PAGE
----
It’s far past time for ‘Abby’ be put out to pasture
Working as I do in the newspaper industry, I am reminded on a near-daily basis by the media at large that newspapers are dying because they are outmoded, obsolete, operating under a business model that is no longer sustainable, and plenty of other doom, gloom, and etc. I guess I should feel fortunate that I work in the online division — the very aspect of the business that’s allegedly “killing” the rest of the paper — but it still gets tiresome when all you hear about is how dinosaur-extinct the industry apparently already is. Too bad, I guess. Facts are facts. After all, I read about it on somebody’s blog.
When you look through the paper and come across parts of it that are truly obsolete, you realize that the industry’s prognosticators have a point. My case in point: “Dear Abby” — a syndicated “advice” column that has long since outlived its usefulness. It’s not even entertaining anymore, because the stories aren’t lurid but simply dumb. The column should be renamed “Paging Dr. Obvious.”
I’ve never regularly read Dear Abby (I assume you must be over the age of 70 to do so), but whenever I have come across the column in the newspaper, I find myself wondering: Who couldn’t do Abby’s job, really? The letters that are printed there are usually beyond inane, and the advice that “Abby” dispenses is equally inane, perhaps because it’s so damned obvious. I guess you get the advice you deserve.
I will demonstrate this point with three recent letters to Abby and her responses.
Dear Abby: My husband and I live and work in a delightful resort town. Lately, we have noticed a trend among our friends and family who are traveling to our town. Instead of calling in advance, many of them call us on the day they hope to see us. In the last two weeks, it has happened three times. These are people we like and would enjoy seeing, but we work full time and we usually need a little more advance notice.
We know our friends make plans well in advance to book airline reservations, so we’re baffled that they don’t contact us while they are making their travel plans. What can we say when our friends call hoping to see us and then are disappointed when we already have plans?
— BEACH DWELLERS IN CALIFORNIA
Dear Beach Dwellers: Tell them that you are disappointed, too, and the next time they plan to be in the area to please call sooner because you make your plans in advance and can’t cancel the ones you already have.
Wow! Sage advice! Thanks, Abby!
Dear Abby: My husband, “George,” wears his false teeth only for church. He puts them in his pocket as soon as the service is over and won’t wear them anywhere else. If I say anything, he gets furious and refuses to discuss it, even though I tell him it embarrasses me and it should embarrass him, too.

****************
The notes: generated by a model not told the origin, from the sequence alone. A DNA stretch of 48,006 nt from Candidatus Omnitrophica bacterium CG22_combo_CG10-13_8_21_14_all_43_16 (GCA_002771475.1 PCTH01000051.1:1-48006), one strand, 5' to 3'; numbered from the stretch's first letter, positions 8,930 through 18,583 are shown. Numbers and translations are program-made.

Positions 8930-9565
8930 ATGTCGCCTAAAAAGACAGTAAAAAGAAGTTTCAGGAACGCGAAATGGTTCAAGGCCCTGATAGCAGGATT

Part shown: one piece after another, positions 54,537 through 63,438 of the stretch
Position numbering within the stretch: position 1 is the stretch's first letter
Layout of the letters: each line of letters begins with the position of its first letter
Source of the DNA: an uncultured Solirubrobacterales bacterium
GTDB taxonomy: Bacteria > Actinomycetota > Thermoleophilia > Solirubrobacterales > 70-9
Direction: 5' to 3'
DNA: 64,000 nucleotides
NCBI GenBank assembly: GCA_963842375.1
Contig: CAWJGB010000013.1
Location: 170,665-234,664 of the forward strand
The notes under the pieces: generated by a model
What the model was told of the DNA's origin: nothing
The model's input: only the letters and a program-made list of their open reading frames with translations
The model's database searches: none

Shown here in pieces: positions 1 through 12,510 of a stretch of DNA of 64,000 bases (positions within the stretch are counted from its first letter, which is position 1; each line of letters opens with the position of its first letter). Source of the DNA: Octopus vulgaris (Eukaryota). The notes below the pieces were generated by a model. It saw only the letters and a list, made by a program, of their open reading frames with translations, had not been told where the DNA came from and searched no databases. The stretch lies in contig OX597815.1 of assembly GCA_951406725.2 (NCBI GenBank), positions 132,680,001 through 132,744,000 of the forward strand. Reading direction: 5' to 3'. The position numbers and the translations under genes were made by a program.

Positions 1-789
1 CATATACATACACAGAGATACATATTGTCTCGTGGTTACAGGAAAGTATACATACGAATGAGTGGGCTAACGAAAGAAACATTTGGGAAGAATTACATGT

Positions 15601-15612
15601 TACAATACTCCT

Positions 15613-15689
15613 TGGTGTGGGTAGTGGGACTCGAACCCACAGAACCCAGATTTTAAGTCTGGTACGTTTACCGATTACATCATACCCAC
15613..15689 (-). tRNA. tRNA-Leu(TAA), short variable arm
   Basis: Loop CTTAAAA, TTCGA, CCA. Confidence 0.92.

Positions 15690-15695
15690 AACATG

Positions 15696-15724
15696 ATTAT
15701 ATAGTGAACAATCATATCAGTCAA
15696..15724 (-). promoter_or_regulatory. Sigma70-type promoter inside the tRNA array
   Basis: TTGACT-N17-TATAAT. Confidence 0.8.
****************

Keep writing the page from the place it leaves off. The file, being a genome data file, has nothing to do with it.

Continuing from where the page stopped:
George is upset with the dentist who made the dentures. He went to another dental lab, wore them for one month, and then gave up. He also fusses with his hearing aids, glasses, etc. He’s driving me crazy. What should I do?
— JANET IN OHIO
Dear Janet: If your husband’s dentures were comfortable, he’d wear them. The dentist who made them should be contacted so adjustments can be made until they fit properly. If George won’t make the call, do it for him and go along for moral support.
He may also need his vision checked by an ophthalmologist. His glasses may need refitting or replacing — or he may have a condition that should be treated ASAP, so don’t put it off. Also, hearing aids take getting used to and the process can be frustrating — especially if your teeth are hurting and you’re having difficulty seeing. Poor George, if you think you’re being driven crazy, imagine what he’s going through and try to be patient.
DAMMIT! I hate it when my spouse refuses to wear his/her teeth and/or glasses!
And, finally, my favorite:
Dear Abby: I recently became aware of this trend where my friends hit themselves repeatedly in the kneecap with a hammer, because they say it feels so good when they stop doing it. I tried it recently and I think this is a terrible idea. Although they are right that it feels good to stop hitting your kneecap with a hammer once you’ve started, I find that it’s difficult to walk for several days afterward because of my sore knee. This also upset my husband because I couldn’t walk with him to church on Sunday. What should I do?
— HAMMERED IN HELENA
Dear Hammered: While it might feel good to fit in with your friends, this sounds like a behavior that is not suited to you because of the level of pain it causes you. It also appears to be emotionally hurtful to your husband, who had to walk to church by himself because of your physical pain. You should consider ignoring your friends and stop hitting your knee with a hammer.
Okay, so I made this last one up. But I’m expecting a similar story to appear in the Dear Abby column any day now.
Maybe I should start my own advice column called “Dear Jammer,” and have it syndicated in hundreds of newspapers across America. If Abby can do it, why can’t I?
Oh, wait. Never mind. Newspapers are dead. We’ll make Dear Jammer a blog instead.
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